This theme is the subject of the eco-film Pom Poko by Isao Takahata about raccoons who try to stop developers from turning their forest into suburbs. (My son loved this movie as the animal characters change from crude drawings to more modern realistic creatures throughout the film.) If anyone knows, help me out here, but the illustrator has the same name as the president and one of the founders of the Studio Ghibli, Japan's leading animation production house where Pom Poko, Spirited Away, My Neighbor Totoro and more recently, Ponyo were created. I don't think they are the same person as the Wiki says the filmmaker was born in 1948, and that would make him anywhere between 9 and 12 when he illustrated these books. Seems unlikely, but who knows. Maybe it's his Dad. Anyone?

Wednesday, January 27, 2010

The Bearenstain Bears' Nature Guide

The Berenstain Bears' Nature Guide
Stan and Jan Berenstain
First published as The Bears' Nature Guide
Random House, 1975

You all know my son is a Berenstain Bears fan... often, much to my chagrin. I love the older books but find the newer "moral" paperbacks to be boorish and tedious... and still we have (and have read over and over and over again) EVERY SINGLE ONE. Kids love them. Go figure. However... I do feel the three books from the "Bear Facts Library" are a must-have for everyone, whether they appreciate the BBs or not: The Berenstain Bears' Almanac, The Berenstain Bears' Science Fair, and this one... all big, bulky and full of awesome. Considering all the lackluster Bear books in circulation at the moment, it's a huge shame that the only copies of these three languish in used book bins... dead until resurrected by the powers that be.

That said, here we take a nature walk with Actual Factual, Great Natural Bear and the whole Bear clan through 64 busy pages of fun facts and outdoor information. Some of the nature illustrations are just brilliant, and each page is filled with so many little wonderful drawings and curiosities, that I can't think of a book that introduces the natural world to children in such an entertaining and complete way, Bears or no Bears.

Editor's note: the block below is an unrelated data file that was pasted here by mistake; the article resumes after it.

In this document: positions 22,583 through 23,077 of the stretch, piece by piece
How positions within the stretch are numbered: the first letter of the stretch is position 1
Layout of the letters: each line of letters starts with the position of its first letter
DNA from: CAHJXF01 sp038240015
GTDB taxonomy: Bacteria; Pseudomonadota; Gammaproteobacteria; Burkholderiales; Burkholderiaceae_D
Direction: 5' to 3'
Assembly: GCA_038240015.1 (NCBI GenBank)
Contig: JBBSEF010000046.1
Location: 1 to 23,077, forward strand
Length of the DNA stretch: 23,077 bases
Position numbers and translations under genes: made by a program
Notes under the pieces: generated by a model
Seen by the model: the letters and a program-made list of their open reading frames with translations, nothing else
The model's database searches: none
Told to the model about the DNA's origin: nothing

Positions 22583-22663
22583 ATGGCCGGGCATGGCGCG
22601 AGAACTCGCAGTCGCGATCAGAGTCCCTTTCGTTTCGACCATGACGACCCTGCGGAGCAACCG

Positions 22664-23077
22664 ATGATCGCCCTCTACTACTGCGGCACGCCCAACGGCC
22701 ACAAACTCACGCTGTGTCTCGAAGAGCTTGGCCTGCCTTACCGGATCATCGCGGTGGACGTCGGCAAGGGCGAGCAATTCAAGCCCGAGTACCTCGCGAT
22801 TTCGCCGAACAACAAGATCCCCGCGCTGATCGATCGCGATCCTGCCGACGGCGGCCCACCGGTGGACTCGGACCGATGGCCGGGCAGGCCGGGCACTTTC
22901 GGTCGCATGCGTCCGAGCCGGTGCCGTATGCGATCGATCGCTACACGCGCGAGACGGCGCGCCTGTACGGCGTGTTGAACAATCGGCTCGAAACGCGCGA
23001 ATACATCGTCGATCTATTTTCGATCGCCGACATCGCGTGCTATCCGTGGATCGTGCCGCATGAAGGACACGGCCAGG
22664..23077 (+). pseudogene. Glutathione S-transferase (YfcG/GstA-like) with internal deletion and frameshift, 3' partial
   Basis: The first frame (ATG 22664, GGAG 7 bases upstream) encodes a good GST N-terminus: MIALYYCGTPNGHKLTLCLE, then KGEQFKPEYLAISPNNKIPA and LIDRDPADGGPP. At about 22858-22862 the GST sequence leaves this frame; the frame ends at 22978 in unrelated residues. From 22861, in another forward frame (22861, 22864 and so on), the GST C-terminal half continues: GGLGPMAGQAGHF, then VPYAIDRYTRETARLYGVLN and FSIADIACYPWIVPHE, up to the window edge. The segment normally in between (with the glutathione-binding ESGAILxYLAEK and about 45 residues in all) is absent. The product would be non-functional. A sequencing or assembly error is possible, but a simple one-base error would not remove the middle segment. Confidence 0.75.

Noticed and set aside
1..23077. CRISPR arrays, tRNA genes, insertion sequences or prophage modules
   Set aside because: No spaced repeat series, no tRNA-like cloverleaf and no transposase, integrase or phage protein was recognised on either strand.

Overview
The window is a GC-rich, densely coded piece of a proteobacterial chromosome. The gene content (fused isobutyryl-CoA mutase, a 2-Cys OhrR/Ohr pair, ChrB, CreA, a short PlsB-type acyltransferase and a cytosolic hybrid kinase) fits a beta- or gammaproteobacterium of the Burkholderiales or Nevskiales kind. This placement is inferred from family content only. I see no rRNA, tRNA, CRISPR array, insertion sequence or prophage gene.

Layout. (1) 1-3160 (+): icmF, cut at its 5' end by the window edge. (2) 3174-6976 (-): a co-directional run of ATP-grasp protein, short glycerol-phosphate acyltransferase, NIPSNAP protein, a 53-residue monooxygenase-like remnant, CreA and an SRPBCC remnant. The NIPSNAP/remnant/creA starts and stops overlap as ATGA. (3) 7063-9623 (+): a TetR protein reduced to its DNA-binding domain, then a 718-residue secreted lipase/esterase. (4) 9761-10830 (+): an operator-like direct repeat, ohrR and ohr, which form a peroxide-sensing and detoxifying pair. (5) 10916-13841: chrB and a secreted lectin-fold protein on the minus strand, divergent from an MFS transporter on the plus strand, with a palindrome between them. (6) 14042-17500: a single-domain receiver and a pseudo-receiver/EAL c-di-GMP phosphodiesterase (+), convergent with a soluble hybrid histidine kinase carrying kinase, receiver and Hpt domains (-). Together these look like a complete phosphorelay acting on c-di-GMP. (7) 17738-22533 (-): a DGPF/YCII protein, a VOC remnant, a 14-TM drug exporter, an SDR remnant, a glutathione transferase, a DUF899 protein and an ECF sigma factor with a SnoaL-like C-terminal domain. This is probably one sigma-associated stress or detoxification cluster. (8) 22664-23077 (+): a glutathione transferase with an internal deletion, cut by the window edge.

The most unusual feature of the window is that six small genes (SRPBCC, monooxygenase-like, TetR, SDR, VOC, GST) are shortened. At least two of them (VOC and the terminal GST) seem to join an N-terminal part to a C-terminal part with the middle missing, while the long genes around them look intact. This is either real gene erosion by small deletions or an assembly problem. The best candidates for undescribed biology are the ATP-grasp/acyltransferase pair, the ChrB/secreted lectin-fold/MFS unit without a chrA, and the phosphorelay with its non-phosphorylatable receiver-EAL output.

What Is Nature?
It's everybody and everything --
a peacock's tail, a butterfly's wing.
It's snails and stones and dinosaur bones.
Volcanoes! Earthquakes... Cousin Liz!
That's just a PART of what nature is.
from the biggest whale... to the smallest flea.
from the tiniest weed... to the tallest tree.
IT'S THE EARTH ITSELF -- the rocks... the soil.
And from under the earth come coal and oil.
Nature is every person, thing, and place
here on earth and out in space.
Nature's the sun, the moon, the stars.
It's faraway planets like Venus and Mars.
It's the mountains, the valleys, the shore, the sea.
Nature is you! Nature is me!
It's all that IS or WAS or EVER WILL BE!

The rhymes are bouncy and give a nice walking flow to the narrative: the Sense of Nature about sights and sounds; animals, birds, reptiles, insects, fish and plants; right up to what the Earth itself is made up of. Very cool. It really is "Almost everything small bears and kids need to know about the wonderful world of Nature." If you hunt down only one out-of-print Berenstain book, like, EVER, this should be it!

Also by:
Berenstain Bears and the Spooky Old Tree
The Big Honey Hunt
The Bears' Activity Book
The Bears' Almanac

Tuesday, January 26, 2010

Home For A Bunny

Home for a Bunny
Margaret Wise Brown ~ Garth Williams ~ Golden Press, 1956